Winner of the Dana McLean Greeley Award for young adult interfaith work

After carefully considering the 12 applications we received this year, each well-prepared and outlining a valuable project we would love to support, the Greeley Award Committee, tasked with this difficult duty, decided to award the project submitted by The Sanctuaries: Interfaith Arts Education.

This is how The Sanctuaries elaborate on their mission to ignite the sacred power of the arts for social change:

The Sanctuaries is the first interfaith arts community in the United States. Founded in Washington, DC, by a group of twenty young adults in 2013, we use the arts to transform two of the most divisive global issues of our time – race and religion – into forces for personal growth and social change. We fulfil this mission in two ways. First, through our multicultural community of over 150 artists, we deepen interfaith understanding by hosting regular events, retreats, and multimedia arts showcases. These programs are often the only structured opportunities in the city for young adults of different religious backgrounds to build lasting relationships of mutual care and support. Second, through our Art for Social Impact training program, we educate interfaith artists how to be leaders in their local communities. Participants in this highly selective program gain first-hand experience working on the front lines of grass-roots justice campaigns to address the systems that keep us divided in the first place.

What distinguishes our approach:
– It centers young adults. Too often, programs are created for young people, not by them. This project positions young adults as valuable teachers of this work for audiences of all ages. In the process, it builds trust and understanding across lines of social and generational division.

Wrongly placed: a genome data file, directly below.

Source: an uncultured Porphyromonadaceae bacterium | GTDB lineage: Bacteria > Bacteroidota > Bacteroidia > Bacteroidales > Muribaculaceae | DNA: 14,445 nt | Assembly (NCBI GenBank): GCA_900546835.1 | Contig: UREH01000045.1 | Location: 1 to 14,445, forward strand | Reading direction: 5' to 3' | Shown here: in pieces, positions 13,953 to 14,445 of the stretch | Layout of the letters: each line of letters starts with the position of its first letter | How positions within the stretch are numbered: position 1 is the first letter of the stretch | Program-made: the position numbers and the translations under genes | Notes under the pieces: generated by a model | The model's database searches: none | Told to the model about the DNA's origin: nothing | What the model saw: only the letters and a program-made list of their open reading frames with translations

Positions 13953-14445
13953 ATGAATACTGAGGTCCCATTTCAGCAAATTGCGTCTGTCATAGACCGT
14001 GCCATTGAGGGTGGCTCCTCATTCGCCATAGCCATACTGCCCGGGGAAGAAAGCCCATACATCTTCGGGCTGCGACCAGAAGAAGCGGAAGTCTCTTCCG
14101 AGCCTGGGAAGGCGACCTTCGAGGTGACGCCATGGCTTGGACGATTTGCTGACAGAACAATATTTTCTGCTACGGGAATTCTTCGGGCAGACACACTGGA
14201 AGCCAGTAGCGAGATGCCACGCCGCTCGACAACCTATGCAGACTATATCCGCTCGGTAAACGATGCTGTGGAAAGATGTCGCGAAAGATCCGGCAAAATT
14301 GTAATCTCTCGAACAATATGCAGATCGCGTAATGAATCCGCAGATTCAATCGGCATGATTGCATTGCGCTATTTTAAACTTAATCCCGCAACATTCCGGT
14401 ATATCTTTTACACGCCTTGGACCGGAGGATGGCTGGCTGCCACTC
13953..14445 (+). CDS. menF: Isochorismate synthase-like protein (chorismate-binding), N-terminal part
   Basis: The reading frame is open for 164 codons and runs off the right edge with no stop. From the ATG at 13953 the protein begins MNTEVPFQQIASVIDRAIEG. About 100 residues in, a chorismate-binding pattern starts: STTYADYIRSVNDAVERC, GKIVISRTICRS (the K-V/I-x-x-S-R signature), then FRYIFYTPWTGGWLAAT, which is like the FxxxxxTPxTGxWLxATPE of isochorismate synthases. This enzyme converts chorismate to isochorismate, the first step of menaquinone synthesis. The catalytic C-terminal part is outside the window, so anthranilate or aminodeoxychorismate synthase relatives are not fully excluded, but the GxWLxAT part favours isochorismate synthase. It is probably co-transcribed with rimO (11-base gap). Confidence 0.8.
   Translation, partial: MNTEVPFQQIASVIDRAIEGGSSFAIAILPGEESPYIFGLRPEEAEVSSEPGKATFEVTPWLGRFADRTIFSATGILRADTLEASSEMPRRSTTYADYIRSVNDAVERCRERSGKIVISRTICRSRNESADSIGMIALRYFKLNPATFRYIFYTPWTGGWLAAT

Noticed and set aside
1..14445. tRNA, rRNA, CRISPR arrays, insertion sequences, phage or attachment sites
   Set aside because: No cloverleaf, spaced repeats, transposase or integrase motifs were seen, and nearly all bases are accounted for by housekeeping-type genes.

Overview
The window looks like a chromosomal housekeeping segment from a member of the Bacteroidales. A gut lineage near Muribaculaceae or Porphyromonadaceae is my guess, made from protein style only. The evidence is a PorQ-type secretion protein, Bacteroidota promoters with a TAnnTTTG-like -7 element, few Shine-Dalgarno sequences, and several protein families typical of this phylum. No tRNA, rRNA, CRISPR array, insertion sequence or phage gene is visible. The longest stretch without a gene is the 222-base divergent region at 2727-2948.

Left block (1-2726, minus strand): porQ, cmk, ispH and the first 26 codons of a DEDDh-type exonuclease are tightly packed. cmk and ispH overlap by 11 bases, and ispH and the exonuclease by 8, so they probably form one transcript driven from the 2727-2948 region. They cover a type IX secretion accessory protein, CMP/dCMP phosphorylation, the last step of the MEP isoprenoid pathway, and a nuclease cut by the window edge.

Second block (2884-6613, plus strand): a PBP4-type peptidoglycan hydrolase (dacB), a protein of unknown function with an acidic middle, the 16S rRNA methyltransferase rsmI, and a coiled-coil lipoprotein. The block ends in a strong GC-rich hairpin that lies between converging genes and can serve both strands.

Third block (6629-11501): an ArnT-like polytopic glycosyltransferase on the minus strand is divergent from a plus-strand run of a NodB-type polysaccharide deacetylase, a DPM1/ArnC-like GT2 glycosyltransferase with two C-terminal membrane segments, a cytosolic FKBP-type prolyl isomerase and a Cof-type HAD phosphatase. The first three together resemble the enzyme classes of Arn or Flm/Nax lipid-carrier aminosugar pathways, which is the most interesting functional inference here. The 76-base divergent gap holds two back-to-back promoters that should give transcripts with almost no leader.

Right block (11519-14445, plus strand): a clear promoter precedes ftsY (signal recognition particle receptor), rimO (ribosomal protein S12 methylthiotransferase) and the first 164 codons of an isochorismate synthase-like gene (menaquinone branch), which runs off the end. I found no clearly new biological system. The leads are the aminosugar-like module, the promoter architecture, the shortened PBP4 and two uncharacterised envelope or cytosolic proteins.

– It builds collective capacity. Too often, programs perpetuate dependency on an outside expert. This project equips teachers to share frameworks and skills that enable communities to move this work forward on their own. In the process, it builds long-term capacity, not clients.
– It scales by invitation. Too often, programs grow for numbers rather than for needs. This project relies on individuals and communities inviting teachers into their context to advance this work. In the process, it builds a replicable and respectful model of collaboration. As Dana McLean Greeley once exhorted: “Let us find something worthwhile to love, and something worthwhile to do, and give ourselves away, and we shall find ourselves again.” At the heart of our approach is this spirit of embodiment. This work is something that’s not just done, but lived.

You can learn more about the project and the organization on its website,, and its Facebook page,

Dr. Greeley

The Background of the Dana McLean Greeley Award

In 1969, Rev. Greeley [was] a pivotal force in giving the International Association for Religious Freedom (IARF) the name it still carries, and new, committed leadership from both Shinto and Buddhist traditions in Japan. He loved IARF’s heritage, and boldly moved it into its future. The Award was created by the IARF to respond to the intention of the Dana McLean Greeley Foundation for Peace and Justice to honor Rev. Greeley’s memory and life achievements for peace through the gift of a $50,000 endowment to the IARF, announced at a service and celebration held in Concord, MA, on November 5, 2006.

The Founding Purpose: The historical Mission of the Award has been to celebrate the achievements of young adults within a religious and/or interfaith community with a strong commitment to human rights, justice, and peace. The award supports an ongoing or new project of a group, featuring the collaborative engagement of young adults with their community, providing the group with material support. In turn, the group is committed to work with young adults, to develop leaders within the next generation, and to expand understanding of human rights, justice, and interfaith dialog within the context of religious freedom.

Goals of the Award: The primary goals of the award are to support organizations of young adults, and the communities within which they are engaged, to conduct programs of leadership development, human rights education, and engagement in understanding one another’s beliefs within the context of commitment to religious freedom.
The Award (or awards) will be presented at each IARF Congress, currently held at 4-year intervals. They will be celebrated and promoted at a special ceremony, and through publicity within and beyond the IARF.

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